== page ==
The Four Knights were a successful African-American doowop group active in the post-war era, who, unlike many of their contemporaries in the genre, enjoyed their hit success in the pop charts rather than the R&B lists.
Formed in 1943 as a gospel quartet, and becoming popular on radio, they moved into the secular market and signed to Decca in 1946, having hits in the pop and UK charts through to 1959.
This 58-track set comprises selected A- and B-sides of their singles on the Capitol and Coral labels during this era – we have tried to minimise duplication of tracks with our existing Acrobat product Oh Baby! Best Of Volume 1 1951-1954 (Acrobat ACMCD4030), as this collection covers a much longer period of their career. It naturally features all their US pop and UK chart entries, including their Top 10 hits Oh Happy Day and (Oh Baby Mine) I Get So Lonely, as well as their Top 10 hits with Nat King Cole, If I May and That’s All There Is To That, plus one other hit with Nat, My Personal Possession.
It includes at least one side from just about all their single releases during these years, so is a fairly comprehensive overview of their output, and provides an insight into the way their music developed as the pop landscape changed, as well as an admirable showcase for their talents as an accomplished vocal harmony group.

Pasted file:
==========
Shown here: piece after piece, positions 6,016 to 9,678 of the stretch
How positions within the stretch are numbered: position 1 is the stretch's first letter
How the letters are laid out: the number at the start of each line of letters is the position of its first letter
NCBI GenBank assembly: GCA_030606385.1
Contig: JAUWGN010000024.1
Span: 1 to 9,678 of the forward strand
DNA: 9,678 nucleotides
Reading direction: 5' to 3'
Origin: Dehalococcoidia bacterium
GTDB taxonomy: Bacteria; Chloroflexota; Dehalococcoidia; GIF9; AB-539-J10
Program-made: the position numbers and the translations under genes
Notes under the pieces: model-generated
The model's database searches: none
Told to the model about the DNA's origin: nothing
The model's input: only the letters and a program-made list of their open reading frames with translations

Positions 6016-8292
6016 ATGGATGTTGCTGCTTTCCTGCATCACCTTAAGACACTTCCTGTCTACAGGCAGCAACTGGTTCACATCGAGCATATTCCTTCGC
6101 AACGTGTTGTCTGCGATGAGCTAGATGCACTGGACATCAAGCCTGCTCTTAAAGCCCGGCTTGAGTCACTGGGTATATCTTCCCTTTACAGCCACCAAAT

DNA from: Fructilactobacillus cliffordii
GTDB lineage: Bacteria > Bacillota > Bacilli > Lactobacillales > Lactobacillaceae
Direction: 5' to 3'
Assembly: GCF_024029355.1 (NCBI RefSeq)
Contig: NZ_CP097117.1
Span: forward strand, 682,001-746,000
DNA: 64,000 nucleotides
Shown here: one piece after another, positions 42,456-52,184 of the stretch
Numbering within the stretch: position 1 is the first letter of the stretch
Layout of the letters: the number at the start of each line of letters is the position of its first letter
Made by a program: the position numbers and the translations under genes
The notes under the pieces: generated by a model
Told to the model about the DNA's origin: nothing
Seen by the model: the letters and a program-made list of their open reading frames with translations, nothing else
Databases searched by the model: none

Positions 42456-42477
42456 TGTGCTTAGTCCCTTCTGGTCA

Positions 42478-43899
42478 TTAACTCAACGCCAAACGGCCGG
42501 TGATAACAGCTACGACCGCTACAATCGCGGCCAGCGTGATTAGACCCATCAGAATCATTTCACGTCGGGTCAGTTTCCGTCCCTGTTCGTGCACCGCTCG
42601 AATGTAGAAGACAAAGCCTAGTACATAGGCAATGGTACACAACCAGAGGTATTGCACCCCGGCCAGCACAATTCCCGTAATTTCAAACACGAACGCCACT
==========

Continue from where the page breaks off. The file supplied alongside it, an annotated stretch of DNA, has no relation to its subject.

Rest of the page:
Full marks to Acrobat for issuing this set which is a very indicative representation of their output, and containing some very fine examples of tasteful close harmony singing, free of gimmicky effects and mannerisms, especially when the material matched their abilities. - Gerry Stonestreet (In Tune Issue 348)
Now whilst I have to be honest here and say this is not really my music there is absolutely not a bad cut on this collection. I particularly like Cry, Got Her Off My Hands, It’s A Sin To Tell A Lie, I Wish I Had A Girl, If I May (with Nat King Cole) and O’ Falling Star. A must for collectors. - Graeme Scott (Blues Matters March 2021)